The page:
To begin his answer, Kavanaugh first distinguishes statutory cases from constitutional ones. In statutory cases, stare decisis is “strict,” he says—in other words, the Court should be very hesitant to overturn statutory precedent. This is because “Congress and the President can alter a statutory precedent by enacting new legislation,” Kavanaugh explains. So, the Court’s practice historically has been to reaffirm statutory precedent—even if it’s possibly wrong—and leave the “updating or correction of erroneous statutory precedents to the legislative process.” This, however, is all he has to say on stare decisis vis-à-vis statutory cases.
With constitutional precedent, however, stare decisis can be more “flexible,” Kavanaugh argues. The Court’s interpretation of the Constitution can be changed only by constitutional amendment (an astronomically high mountain to climb today) or by the Court overruling its prior decisions. In such circumstances, the Court “must balance the importance of having constitutional questions decided against the importance of having them decided right,” Kavanaugh says (quoting Chief Justice Roberts’ concurrence in Citizens United v. Federal Election Comm’n (2010) (emphasis in original)).
So, here’s where we stand so far: Kavanaugh makes clear that “adherence to precedent is the norm.” And he suggests the Court has a little more leeway to depart from this norm when constitutional law is involved than when statutory law is. So, what’s required for the Court to overrule a constitutional precedent? Kavanaugh answers: a “special justification” or “strong grounds.” In other words, something “over and above the belief that the precedent was wrongly decided” (quoting Allen v. Cooper, decided this term).
So, what qualifies? Kavanaugh does give his answer, but he first notes all the different answers the Court has given throughout history. First, he counts a total of seven different factors regarding stare decisis that the Court has recognized throughout the years: (1) the quality of the precedent’s reasoning; (2) the precedent’s consistency and coherence with previous or subsequent decisions; (3) changed law since the prior decision; (4) changed facts since the prior decision; (5) the workability of the precedent; (6) the reliance interests of those who have relied on the precedent; and (7) the age of the precedent.
The problem, Kavanaugh says, is that the Court has never “establish[ed] any consistent methodology or roadmap for how to analyze all of the[se] factors taken together.” This is why so many individual Justices have often disagreed about whether a certain case permits them to put stare decisis to the side.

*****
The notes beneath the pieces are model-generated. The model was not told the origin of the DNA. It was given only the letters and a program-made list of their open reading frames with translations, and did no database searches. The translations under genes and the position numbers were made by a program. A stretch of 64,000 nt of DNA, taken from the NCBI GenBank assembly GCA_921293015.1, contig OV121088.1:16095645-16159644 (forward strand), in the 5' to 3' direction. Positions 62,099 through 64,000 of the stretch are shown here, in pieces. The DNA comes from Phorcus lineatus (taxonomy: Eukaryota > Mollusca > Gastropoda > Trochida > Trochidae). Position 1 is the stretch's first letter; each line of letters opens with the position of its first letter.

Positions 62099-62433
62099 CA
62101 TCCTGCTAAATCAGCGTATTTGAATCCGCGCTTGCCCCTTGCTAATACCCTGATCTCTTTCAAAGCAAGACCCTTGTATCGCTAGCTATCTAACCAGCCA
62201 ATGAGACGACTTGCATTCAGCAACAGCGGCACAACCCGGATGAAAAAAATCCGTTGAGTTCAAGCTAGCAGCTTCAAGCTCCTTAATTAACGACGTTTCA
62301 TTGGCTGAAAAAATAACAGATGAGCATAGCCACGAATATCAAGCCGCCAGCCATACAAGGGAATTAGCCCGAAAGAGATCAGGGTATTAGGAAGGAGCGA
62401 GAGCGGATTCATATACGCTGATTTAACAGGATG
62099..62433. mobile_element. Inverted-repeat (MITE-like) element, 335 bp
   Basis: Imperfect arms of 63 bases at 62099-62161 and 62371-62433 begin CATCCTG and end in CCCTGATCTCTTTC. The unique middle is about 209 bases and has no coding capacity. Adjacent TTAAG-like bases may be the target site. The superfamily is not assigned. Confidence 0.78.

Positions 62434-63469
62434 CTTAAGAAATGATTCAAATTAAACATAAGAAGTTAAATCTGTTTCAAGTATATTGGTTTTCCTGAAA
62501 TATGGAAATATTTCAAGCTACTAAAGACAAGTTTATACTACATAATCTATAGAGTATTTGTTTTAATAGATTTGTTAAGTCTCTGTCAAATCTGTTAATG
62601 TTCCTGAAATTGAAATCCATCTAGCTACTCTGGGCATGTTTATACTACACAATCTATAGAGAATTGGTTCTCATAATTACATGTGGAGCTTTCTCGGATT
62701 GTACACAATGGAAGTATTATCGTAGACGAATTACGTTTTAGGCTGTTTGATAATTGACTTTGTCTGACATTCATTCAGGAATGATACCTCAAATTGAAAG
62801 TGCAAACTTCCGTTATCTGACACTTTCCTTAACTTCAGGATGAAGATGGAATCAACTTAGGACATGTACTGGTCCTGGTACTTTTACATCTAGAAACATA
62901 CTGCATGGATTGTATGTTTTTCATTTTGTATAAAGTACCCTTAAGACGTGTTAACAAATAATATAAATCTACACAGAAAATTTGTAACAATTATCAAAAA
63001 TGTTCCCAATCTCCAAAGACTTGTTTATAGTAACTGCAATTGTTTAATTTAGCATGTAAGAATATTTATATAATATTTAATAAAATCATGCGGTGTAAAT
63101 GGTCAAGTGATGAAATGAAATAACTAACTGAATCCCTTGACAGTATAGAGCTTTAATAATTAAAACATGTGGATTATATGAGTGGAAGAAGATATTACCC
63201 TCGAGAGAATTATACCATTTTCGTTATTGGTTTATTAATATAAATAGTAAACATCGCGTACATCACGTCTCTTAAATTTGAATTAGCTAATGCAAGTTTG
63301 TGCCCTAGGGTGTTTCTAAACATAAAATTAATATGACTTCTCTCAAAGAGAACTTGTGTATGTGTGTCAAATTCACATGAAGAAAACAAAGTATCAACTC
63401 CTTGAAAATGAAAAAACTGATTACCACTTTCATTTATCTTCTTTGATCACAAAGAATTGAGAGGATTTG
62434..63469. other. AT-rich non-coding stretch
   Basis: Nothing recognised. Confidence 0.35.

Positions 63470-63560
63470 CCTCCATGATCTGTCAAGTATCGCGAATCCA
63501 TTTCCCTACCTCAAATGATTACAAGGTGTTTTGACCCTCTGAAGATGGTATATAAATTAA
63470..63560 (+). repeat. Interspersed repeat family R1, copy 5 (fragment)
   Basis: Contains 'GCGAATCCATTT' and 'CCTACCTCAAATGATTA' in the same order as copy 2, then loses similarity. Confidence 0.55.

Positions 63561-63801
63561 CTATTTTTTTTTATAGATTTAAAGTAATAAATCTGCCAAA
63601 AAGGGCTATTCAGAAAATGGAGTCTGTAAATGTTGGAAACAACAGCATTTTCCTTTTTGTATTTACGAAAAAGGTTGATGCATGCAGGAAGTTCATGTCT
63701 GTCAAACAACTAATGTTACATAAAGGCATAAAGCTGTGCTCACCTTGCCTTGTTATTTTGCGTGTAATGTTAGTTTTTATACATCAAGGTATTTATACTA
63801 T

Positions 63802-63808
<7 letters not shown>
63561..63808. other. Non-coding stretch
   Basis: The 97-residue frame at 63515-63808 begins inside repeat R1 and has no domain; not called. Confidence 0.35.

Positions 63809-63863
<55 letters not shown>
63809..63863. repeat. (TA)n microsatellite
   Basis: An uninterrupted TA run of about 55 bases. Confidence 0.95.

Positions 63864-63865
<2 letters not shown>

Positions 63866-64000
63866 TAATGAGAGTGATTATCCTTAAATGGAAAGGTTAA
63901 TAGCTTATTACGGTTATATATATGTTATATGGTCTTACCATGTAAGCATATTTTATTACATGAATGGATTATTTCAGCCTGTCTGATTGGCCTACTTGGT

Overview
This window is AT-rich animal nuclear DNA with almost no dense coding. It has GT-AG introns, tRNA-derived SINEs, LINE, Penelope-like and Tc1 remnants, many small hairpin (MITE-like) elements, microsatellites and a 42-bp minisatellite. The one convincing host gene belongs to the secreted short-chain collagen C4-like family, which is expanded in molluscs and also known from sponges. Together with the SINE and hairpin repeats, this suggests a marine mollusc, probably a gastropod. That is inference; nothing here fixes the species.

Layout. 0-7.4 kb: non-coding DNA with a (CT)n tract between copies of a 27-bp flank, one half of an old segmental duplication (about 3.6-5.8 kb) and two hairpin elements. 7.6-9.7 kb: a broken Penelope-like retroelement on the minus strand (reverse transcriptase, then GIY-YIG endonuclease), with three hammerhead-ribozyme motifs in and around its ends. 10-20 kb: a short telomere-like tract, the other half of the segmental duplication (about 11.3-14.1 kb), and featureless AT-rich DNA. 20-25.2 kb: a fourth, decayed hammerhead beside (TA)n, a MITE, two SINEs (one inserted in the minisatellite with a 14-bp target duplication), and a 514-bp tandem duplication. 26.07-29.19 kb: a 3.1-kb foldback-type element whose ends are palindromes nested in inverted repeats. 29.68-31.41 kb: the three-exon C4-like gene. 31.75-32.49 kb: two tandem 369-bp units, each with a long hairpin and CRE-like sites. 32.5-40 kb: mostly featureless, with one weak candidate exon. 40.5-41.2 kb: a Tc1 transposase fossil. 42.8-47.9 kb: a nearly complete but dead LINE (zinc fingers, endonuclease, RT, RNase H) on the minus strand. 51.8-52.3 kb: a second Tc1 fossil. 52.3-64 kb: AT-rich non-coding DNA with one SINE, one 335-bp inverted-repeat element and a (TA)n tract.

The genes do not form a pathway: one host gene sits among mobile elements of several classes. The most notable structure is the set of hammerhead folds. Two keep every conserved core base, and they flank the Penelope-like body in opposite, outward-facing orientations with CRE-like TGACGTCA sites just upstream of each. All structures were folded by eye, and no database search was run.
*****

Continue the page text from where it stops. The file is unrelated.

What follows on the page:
So, Kavanaugh attempts to do just that—create a roadmap that he and (he hopes) the Court will use in cases implicating stare decisis. Those seven factors all collapse into “three broad considerations,” Kavanaugh says, which should guide a stare decisis inquiry when a constitutional case is at stake. To be sure, Kavanaugh’s proposal isn’t a three-pronged test; it’s not a formula along the lines of, “if a precedent passes the first two considerations but fails the third, it shouldn’t be overruled.” It’s merely three separate guidelines meant to aid (and reel in) the Court’s thoughts.
First, is the prior decision not just wrong, but grievously or egregiously wrong? In other words, Kavanaugh doesn’t think a “garden-variety” error is enough to depart from stare decisis (as opposed to Justice Thomas, for example). Instead, the “precedent must be egregiously wrong as a matter of law” before the Court may choose to overrule it. Now, what constitutes “grievously” or “egregiously” wrong? Kavanaugh doesn’t give a straight definition, but he does list examples of cases that, he thinks, qualify. Two of them are Korematsu v. United States (1944), which upheld Japanese internment during World War II, and Plessy v. Ferguson (1896), which upheld racial segregation. These were “egregiously wrong when [they were] decided,” Kavanaugh says. A third, Nevada v. Hall (1979) (dealing with state sovereign immunity; overruled last term), was “unmasked as egregiously wrong based on later legal or factual understandings or developments.” Again, Kavanaugh doesn’t explicitly say why Korematsu, Plessy, and Hall meet his “egregiously wrong” standard, but he does suggest it’s because of factors 1-5 above.
Second, has the prior decision caused significant negative jurisprudential or real-world consequences? Here, Kavanaugh incorporates factors 2 (workability) and 5 (consistency and coherence with other decisions) above. He also says the Court should “scrutinize the precedent’s real-world effects on the citizenry, not just its effects on the law and the legal system.” As examples, Kavanaugh again cites Plessy. He also adduces Minersville Sch. Dist. v. Gobitis (1940), which required students in public schools to salute the American flag even in spite of religious liberty interests (overruled three years later in Barnette).
Third and finally, would overruling the prior decision unduly upset reliance interests? In other words, how large an impact does overruling the precedent have on parties or states that have relied on that decision? If a case was decided just three years ago and applies narrowly to, say, a specific class of defendants invoking a special appellate procedure, this may not “unduly upset” those defendants’ reliance interests. But if a case has been on the books for 100 years and implicates sweeping First Amendment issues, now the Court might be faced with a totally different story. At any rate, Kavanaugh says this consideration should “focus on the legitimate expectations of those who have reasonably relied on the precedent.” Notably, however, Kavanaugh does not list any jurisprudential examples.